Jaanu movie review: Sharwanand, Samantha's bittersweet romance drama is heartbreakingly cathartic

Jaanu is the Telugu remake of a Tamil film, ‘96, starring Vijay Sethupathi and Trisha

Hemanth Kumar February 07, 2020 15:09:33 IST


Some love stories never begin and some, never end. Jaanu, starring Sharwanand and Samantha, falls somewhere in between. It’s both heartbreaking and cathartic at the same time, and to truly understand why every conversation between the two characters - Ram and Jaanu - feels like a ticking time-bomb, one has to delve into how writer and director C Prem Kumar uses long pauses and silence as a prelude to confessions between the two characters.

Every time the duo try to go down the memory lane, they are scared about how their past is going to affect their present. And yet, when they muster the courage to talk to each other after 15 years, both of them realise that their lives might have changed, but emotionally, they are still prisoners of their past. The film explores all these aspects beautifully and at every turn, it feels like watching a fuse burn despite knowing that the end result could be devastating.

Jaanu movie review Sharwanand Samanthas bittersweet romance drama is heartbreakingly cathartic

Still from Jaanu. Image from Twitter

Jaanu is the Telugu remake of a Tamil film, ‘96, starring Vijay Sethupathi and Trisha, and it tells the story of Ram (Sharwanand), a travel photographer, who reconnects with his school friends after nearly 15 years. They plan a reunion in Hyderabad, where Ram ends up meeting his childhood sweetheart, Jaanu (Samantha). The rest of the story is about how Ram and Jaanu open up about their past and find closure to their love story.

It’s been a while since romantic dramas have tapped into the innocence of first love and Jaanu captures that essence remarkably well. The budding love story between two teenagers is exceptionally well-staged with terrific performances by Gouri Kishan and Sai Kiran, who played the younger Jaanu and Ram respectively.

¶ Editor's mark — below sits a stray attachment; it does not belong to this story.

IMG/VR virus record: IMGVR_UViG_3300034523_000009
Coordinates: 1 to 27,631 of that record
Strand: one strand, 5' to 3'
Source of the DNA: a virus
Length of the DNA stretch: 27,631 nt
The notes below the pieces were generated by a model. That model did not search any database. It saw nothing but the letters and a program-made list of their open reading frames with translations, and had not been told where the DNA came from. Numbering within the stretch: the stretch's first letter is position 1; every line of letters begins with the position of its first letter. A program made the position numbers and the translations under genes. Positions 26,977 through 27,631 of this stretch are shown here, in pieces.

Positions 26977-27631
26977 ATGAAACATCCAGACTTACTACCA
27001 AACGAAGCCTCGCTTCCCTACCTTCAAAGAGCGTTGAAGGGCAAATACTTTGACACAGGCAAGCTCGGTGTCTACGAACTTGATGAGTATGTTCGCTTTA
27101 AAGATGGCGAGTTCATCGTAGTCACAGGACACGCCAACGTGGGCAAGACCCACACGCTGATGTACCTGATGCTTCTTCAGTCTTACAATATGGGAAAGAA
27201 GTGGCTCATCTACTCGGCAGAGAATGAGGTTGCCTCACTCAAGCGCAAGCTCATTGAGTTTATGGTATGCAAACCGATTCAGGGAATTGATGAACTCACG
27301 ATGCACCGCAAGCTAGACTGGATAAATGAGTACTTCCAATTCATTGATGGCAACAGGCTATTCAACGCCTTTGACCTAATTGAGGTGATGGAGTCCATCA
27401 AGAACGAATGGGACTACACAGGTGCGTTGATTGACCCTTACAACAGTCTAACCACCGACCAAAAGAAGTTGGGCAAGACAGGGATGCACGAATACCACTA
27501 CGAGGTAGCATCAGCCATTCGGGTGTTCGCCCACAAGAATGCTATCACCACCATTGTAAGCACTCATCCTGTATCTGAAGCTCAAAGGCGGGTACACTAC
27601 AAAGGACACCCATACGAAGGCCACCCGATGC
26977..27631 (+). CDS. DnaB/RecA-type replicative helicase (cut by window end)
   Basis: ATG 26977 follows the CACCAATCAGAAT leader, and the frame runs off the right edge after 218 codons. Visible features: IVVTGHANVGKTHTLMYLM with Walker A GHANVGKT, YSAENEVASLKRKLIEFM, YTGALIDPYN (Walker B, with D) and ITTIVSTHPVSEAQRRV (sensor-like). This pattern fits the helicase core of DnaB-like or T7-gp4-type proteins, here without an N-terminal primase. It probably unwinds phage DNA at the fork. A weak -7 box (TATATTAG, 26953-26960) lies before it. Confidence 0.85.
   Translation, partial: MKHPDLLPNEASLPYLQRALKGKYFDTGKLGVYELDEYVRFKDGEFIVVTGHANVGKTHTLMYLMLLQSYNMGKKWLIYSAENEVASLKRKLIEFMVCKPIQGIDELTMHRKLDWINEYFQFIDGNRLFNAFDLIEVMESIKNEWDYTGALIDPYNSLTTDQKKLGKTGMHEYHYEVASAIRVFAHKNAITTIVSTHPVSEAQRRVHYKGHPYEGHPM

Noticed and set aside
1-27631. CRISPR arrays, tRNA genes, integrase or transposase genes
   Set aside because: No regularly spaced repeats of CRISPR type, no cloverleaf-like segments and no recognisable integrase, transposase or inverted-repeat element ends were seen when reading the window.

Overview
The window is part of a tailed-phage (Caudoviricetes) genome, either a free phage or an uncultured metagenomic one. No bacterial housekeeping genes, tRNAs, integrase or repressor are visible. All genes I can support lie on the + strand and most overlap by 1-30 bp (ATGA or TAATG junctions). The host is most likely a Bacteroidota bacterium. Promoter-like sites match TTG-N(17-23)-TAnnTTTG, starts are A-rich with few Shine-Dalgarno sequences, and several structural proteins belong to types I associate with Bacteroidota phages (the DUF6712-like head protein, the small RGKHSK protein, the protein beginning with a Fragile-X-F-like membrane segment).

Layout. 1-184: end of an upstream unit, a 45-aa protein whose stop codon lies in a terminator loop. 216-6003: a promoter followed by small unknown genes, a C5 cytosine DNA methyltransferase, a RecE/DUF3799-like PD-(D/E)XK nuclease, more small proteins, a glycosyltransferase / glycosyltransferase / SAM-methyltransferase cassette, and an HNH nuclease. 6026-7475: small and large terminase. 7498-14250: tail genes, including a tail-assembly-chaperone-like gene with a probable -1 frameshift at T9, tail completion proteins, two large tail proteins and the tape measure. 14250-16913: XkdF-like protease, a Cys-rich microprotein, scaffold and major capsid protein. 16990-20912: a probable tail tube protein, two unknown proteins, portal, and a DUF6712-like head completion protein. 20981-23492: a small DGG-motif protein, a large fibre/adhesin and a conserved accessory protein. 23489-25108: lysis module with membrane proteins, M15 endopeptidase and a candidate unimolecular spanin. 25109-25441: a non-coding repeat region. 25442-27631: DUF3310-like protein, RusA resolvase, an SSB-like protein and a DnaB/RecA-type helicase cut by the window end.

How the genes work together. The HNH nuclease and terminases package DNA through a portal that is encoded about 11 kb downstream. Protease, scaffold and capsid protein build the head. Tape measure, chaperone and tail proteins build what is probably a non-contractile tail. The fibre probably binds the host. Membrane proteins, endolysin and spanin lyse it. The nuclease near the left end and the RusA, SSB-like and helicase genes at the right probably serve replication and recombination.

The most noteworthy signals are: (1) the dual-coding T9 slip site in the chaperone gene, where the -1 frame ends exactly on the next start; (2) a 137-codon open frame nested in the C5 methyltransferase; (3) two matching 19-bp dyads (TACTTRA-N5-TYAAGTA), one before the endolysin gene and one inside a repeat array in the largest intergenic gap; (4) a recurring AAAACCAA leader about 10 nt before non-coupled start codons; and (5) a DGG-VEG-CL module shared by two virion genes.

Ram is too shy to confess his feelings for Jaanu, but the latter gets it. She hears his heartbeat loud and clear, and it tells the whole story of what Ram feels for her. Both of them yearn for each other, but when fate plays spoilsport in their lives, it leaves both of them devastated so much that both of them find it hard to move on. Much later, when both of them sit together to talk about their past, Ram and Jaanu almost curse their fate.

One of the best scenes in the film has Samantha confessing how she yearned to see Sharwanand again, and hoping that they would reunite. As she digs into her past, she’s in tears and she hesitates to look into his eyes. There’s a tinge of regret in her voice that life didn’t turn out exactly the way she had hoped for. But when Sharwanand reveals the truth, it breaks her even more and it leaves her stunned. The two actors are at their best in this scene where they finally manage to break free and talk to each other openly. It’s both mature and emotional, and kudos to both Sharwanand and Samantha for not making it too melodramatic. It’s this measured performance, right from the way they emote to how they fight back their tears, that stays with you. Even the silence and long pauses that are so ubiquitous in the film tell their own story. And if that wasn’t enough, music composer Govind Vasantha adds the signature tune of the film, 'Oohale Oohale', to push you into the bottom of an emotional pit.

For all the beautiful moments that the film creates, it’s also self-indulgent in a way. And part of the reason why it feels a tad too slow at times is how Prem Kumar chooses to let the story unfold after both Jaanu and Ram share their version of what exactly happened in the past. In this story, the truth doesn’t quite set the characters free. In fact, it reiterates that no matter how much they try to lessen the emotional burden from their hearts, both of them struggle to move on. So, in the third act of the film, when Ram and Jaanu talk about their future and what both of them want the other person to do next, it feels more like wishful thinking than a resolution to their conflict. Both of them pretend that they have repressed their feelings, if any, but their actions speak otherwise.

Jaanu is a nostalgic trip filled with lots of beautiful moments, and it also makes you ask yourselves if you can truly move on from some relationships. By the end of the film, Ram is so moved after meeting Jaanu that he clings on to her memories even more, and Jaanu herself struggles to let go despite knowing that she has another man in her life. The fuse keeps burning without an end in sight, and that’s what makes it so effective.

Rating: 3.25 stars

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